After meeting with Pizarro, Rocco reenters and tells Fidelio that Pizarro will allow the marriage, and Fidelio will also be permitted to join Rocco on his rounds in the dungeon (Nun sprecht, wie ging's?—"Speak, how did it go?"). Rocco and Fidelio prepare to go to Florestan's cell, with the knowledge that he must be killed and buried within the hour. Fidelio is shaken; Rocco tries to discourage Fidelio from coming, but Fidelio insists. As they prepare to leave, Jaquino and Marzelline rush in and tell Rocco to run, as Pizarro has learned that the prisoners were allowed to roam, and is furious (Ach, Vater, Vater, eilt!—"O, father, father, hurry!").

Before they can leave, Pizarro enters and demands an explanation. Rocco, thinking quickly, answers that the prisoners were given a little freedom in honor of the Spanish king's name day, and quietly suggests that Pizarro should save his anger for the prisoner in the dungeon below. Pizarro tells him to hurry and dig the grave, and then announces that the prisoners will be locked up again. Rocco, Leonore, Jacquino, and Marzelline reluctantly usher the prisoners back to their cells. (Leb wohl, du warmes Sonnenlicht—"Farewell, you warm sunshine").

Act 2

Florestan is alone in his cell, deep inside the dungeons. He sings first of his trust in God, and then has a vision of his wife Leonore coming to save him (Gott! Welch Dunkel hier!—"God! What darkness here" and In des Lebens Frühlingstagen—"In the spring days of life"). Florestan collapses and falls asleep, while Rocco and Fidelio come to dig his grave. As they dig, Rocco urges Fidelio to hurry (Wie kalt ist es in diesem unterirdischen Gewölbe!—"How cold it is in this underground chamber" and Nur hurtig fort, nur frisch gegraben—"Come get to work and dig", the "Gravedigging Duet").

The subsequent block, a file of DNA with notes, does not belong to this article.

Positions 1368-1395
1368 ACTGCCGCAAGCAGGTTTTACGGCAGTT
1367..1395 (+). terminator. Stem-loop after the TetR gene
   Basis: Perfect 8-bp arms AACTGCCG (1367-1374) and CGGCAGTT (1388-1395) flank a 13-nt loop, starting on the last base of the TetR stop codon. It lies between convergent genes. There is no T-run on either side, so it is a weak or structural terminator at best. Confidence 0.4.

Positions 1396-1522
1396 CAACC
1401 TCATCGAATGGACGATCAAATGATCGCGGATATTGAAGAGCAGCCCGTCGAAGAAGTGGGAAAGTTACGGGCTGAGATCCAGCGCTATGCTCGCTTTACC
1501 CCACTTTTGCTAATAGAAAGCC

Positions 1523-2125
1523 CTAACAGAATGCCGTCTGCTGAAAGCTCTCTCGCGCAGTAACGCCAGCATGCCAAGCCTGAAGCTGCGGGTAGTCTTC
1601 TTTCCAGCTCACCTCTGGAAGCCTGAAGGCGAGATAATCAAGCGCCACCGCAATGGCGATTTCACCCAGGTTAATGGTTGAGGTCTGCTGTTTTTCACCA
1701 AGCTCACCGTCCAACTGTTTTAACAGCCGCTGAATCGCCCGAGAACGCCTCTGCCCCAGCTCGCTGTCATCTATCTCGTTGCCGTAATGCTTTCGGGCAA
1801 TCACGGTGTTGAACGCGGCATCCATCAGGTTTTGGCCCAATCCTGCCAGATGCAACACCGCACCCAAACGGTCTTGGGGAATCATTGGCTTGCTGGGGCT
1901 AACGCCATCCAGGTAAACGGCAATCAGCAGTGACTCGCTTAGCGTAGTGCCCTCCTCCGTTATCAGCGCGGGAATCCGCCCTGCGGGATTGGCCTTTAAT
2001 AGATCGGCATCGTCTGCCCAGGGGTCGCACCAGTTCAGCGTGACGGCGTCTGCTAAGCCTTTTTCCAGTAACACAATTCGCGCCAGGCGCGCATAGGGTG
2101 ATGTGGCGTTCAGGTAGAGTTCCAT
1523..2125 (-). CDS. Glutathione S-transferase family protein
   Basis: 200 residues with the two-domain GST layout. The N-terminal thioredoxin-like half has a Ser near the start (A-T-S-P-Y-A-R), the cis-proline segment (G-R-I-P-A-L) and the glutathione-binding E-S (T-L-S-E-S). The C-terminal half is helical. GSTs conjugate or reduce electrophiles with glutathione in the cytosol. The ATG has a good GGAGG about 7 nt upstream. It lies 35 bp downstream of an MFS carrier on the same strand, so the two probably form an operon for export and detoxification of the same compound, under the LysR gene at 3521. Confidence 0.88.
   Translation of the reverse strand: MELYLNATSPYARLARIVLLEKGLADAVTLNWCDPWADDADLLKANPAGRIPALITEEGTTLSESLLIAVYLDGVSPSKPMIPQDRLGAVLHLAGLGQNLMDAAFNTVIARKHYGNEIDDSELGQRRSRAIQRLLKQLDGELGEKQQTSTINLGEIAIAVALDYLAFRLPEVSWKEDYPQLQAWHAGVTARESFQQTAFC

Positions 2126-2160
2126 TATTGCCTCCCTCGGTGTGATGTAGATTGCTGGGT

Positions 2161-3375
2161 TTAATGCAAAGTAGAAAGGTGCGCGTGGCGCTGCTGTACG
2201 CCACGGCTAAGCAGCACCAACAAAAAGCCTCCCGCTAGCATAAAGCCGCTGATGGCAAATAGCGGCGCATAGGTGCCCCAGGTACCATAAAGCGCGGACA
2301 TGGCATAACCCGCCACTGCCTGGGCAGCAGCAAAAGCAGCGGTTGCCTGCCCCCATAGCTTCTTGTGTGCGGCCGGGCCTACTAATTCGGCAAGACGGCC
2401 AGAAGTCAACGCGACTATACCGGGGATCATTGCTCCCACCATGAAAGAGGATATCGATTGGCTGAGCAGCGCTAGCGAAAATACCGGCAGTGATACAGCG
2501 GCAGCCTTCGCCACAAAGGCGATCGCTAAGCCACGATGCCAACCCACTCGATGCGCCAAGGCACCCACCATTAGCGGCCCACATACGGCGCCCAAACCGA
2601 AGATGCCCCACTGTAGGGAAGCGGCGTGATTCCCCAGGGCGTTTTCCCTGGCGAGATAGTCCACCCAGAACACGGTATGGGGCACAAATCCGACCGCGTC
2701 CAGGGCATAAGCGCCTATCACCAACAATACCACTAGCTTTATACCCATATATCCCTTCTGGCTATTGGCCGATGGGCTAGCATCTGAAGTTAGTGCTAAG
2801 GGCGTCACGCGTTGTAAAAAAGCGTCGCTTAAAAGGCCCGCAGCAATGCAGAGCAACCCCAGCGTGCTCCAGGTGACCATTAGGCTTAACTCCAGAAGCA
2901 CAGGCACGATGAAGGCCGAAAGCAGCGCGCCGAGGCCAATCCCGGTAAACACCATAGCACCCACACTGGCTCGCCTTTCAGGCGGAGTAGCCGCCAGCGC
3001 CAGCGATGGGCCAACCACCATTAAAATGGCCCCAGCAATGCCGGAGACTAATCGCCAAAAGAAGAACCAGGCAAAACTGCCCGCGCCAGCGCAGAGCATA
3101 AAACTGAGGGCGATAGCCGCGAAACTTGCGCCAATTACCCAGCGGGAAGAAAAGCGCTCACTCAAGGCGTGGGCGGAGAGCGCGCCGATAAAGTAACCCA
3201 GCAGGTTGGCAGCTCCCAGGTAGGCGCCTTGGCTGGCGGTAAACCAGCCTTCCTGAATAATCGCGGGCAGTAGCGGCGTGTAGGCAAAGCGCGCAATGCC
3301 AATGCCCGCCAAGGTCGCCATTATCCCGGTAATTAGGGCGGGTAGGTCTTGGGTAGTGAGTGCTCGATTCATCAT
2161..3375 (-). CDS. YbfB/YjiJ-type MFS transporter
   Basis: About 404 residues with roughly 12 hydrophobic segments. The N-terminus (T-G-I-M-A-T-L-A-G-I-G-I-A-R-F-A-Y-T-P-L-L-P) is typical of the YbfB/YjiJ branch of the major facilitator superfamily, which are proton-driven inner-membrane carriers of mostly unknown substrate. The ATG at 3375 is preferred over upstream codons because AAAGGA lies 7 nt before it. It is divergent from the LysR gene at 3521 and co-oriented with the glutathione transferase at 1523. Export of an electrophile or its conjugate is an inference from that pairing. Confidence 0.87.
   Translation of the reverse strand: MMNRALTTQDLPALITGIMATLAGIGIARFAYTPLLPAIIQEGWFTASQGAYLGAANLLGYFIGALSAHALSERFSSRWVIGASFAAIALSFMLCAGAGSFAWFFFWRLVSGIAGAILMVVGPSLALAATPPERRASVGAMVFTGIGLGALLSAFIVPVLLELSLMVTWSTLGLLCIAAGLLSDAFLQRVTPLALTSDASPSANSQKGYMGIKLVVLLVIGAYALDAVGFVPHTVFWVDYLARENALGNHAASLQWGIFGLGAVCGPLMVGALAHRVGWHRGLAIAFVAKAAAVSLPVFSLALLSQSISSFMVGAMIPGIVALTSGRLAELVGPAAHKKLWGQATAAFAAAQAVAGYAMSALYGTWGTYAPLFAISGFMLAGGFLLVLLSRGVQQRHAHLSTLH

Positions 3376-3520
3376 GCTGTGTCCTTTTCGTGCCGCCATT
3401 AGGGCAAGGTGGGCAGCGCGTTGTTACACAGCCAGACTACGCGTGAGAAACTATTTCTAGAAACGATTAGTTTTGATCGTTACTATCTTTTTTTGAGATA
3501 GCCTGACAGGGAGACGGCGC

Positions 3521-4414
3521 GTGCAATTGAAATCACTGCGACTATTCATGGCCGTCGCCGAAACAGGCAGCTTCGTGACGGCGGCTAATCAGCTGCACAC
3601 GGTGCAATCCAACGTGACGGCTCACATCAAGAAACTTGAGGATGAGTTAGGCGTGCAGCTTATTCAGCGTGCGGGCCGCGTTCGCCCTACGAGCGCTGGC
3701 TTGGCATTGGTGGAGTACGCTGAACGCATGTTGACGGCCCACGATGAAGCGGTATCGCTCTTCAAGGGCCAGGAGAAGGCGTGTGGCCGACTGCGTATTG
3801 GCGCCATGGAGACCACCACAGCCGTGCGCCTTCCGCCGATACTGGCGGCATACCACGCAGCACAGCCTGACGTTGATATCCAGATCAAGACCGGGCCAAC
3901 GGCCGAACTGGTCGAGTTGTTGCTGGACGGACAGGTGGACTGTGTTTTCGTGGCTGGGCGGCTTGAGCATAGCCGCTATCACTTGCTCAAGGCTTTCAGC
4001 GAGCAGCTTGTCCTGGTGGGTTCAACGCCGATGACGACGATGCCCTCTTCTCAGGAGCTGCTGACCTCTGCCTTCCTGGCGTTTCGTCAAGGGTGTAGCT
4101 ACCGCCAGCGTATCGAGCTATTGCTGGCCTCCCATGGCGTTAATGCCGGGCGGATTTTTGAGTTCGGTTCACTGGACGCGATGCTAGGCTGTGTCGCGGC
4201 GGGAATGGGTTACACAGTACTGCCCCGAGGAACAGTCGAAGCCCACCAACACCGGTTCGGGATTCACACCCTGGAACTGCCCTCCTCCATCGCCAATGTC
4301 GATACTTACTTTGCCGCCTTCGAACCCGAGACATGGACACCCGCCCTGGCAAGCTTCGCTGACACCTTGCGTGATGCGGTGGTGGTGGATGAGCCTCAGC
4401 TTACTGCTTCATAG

Florestan awakes and Fidelio recognizes him. When Florestan learns that the prison he is in belongs to Pizarro, he asks that a message be sent to his wife, Leonore, but Rocco says that it is impossible. Florestan begs for a drop to drink, and Rocco tells Fidelio to give him one. Florestan does not recognize Fidelio, his wife Leonore in disguise, but tells Fidelio that there will be reward for the good deed in Heaven (Euch werde Lohn in bessern Welten—"You shall be rewarded in better worlds"). Fidelio further begs Rocco to be allowed to give Florestan a crust of bread, and Rocco consents.

Rocco obeys his orders and sounds the alarm for Pizarro, who appears and asks if all is ready. Rocco says that it is, and instructs Fidelio to leave the dungeon, but Fidelio hides instead. Pizarro reveals his identity to Florestan, who accuses him of murder (Er sterbe! Doch er soll erst wissen—"Let him die! But first he should know"). As Pizarro brandishes a dagger, Fidelio leaps between him and Florestan and reveals her identity as Leonore, the wife of Florestan. Pizarro raises his dagger to kill her, but she pulls a gun and threatens to shoot him.

Just then, the trumpet is heard, announcing the arrival of the minister. Jaquino enters, followed by soldiers, to announce that the minister is waiting at the gate. Rocco tells the soldiers to escort Governor Pizarro upstairs. Florestan and Leonore sing to their victory as Pizarro declares that he will have revenge, while Rocco expresses his fear of what is to come (Es schlägt der Rache Stunde—"Revenge's bell tolls"). Together, Florestan and Leonore sing a love duet (O namenlose Freude!—"O unnamed joy!").

Here, the overture "Leonore No. 3" is sometimes played.

The prisoners and townsfolk sing to the day and hour of justice which has come (Heil sei dem Tag!—"Hail to the day!"). The minister, Don Fernando, announces that tyranny has ended. Rocco enters, with Leonore and Florestan, and he asks Don Fernando to help them (Wohlan, so helfet! Helft den Armen!—"So help! Help the poor ones!"). Rocco explains how Leonore disguised herself as Fidelio to save her husband. Previously in love with Fidelio, Marzelline is shocked. Rocco describes Pizarro's murder plot, and Pizarro is led away to prison. Florestan is released from his chains by Leonore, and the crowd sings the praises of Leonore, the loyal savior of her husband (Wer ein holdes Weib errungen—"Who has got a good wife").